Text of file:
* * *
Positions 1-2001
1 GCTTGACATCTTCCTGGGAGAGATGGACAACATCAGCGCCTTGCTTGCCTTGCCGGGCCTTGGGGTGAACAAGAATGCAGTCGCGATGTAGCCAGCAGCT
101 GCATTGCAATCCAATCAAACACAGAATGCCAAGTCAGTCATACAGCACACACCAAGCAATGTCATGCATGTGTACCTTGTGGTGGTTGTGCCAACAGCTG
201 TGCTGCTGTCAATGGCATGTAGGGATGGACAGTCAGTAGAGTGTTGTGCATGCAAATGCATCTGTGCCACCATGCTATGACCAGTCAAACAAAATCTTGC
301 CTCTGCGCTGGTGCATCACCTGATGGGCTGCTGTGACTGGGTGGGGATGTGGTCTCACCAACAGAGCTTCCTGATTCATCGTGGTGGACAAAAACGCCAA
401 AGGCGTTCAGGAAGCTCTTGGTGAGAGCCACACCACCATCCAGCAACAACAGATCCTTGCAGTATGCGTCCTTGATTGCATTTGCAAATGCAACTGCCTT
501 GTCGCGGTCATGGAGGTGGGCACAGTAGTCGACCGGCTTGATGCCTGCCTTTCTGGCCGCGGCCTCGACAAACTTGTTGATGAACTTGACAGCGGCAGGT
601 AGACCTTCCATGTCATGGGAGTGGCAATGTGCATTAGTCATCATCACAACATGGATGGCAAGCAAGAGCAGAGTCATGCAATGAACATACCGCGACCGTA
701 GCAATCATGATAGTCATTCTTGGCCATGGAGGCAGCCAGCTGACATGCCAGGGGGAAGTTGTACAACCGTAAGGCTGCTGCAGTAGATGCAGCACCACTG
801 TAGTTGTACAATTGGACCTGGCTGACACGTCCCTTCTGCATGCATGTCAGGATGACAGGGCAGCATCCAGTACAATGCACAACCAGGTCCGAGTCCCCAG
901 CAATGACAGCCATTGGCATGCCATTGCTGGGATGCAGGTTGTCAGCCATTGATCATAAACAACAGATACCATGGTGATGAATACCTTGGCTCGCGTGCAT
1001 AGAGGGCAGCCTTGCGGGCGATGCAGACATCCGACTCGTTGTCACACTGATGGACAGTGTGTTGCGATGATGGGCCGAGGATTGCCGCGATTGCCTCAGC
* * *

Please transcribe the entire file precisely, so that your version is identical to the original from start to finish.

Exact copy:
Positions 1-2001
1 GCTTGACATCTTCCTGGGAGAGATGGACAACATCAGCGCCTTGCTTGCCTTGCCGGGCCTTGGGGTGAACAAGAATGCAGTCGCGATGTAGCCAGCAGCT
101 GCATTGCAATCCAATCAAACACAGAATGCCAAGTCAGTCATACAGCACACACCAAGCAATGTCATGCATGTGTACCTTGTGGTGGTTGTGCCAACAGCTG
201 TGCTGCTGTCAATGGCATGTAGGGATGGACAGTCAGTAGAGTGTTGTGCATGCAAATGCATCTGTGCCACCATGCTATGACCAGTCAAACAAAATCTTGC
301 CTCTGCGCTGGTGCATCACCTGATGGGCTGCTGTGACTGGGTGGGGATGTGGTCTCACCAACAGAGCTTCCTGATTCATCGTGGTGGACAAAAACGCCAA
401 AGGCGTTCAGGAAGCTCTTGGTGAGAGCCACACCACCATCCAGCAACAACAGATCCTTGCAGTATGCGTCCTTGATTGCATTTGCAAATGCAACTGCCTT
501 GTCGCGGTCATGGAGGTGGGCACAGTAGTCGACCGGCTTGATGCCTGCCTTTCTGGCCGCGGCCTCGACAAACTTGTTGATGAACTTGACAGCGGCAGGT
601 AGACCTTCCATGTCATGGGAGTGGCAATGTGCATTAGTCATCATCACAACATGGATGGCAAGCAAGAGCAGAGTCATGCAATGAACATACCGCGACCGTA
701 GCAATCATGATAGTCATTCTTGGCCATGGAGGCAGCCAGCTGACATGCCAGGGGGAAGTTGTACAACCGTAAGGCTGCTGCAGTAGATGCAGCACCACTG
801 TAGTTGTACAATTGGACCTGGCTGACACGTCCCTTCTGCATGCATGTCAGGATGACAGGGCAGCATCCAGTACAATGCACAACCAGGTCCGAGTCCCCAG
901 CAATGACAGCCATTGGCATGCCATTGCTGGGATGCAGGTTGTCAGCCATTGATCATAAACAACAGATACCATGGTGATGAATACCTTGGCTCGCGTGCAT
1001 AGAGGGCAGCCTTGCGGGCGATGCAGACATCCGACTCGTTGTCACACTGATGGACAGTGTGTTGCGATGATGGGCCGAGGATTGCCGCGATTGCCTCAGC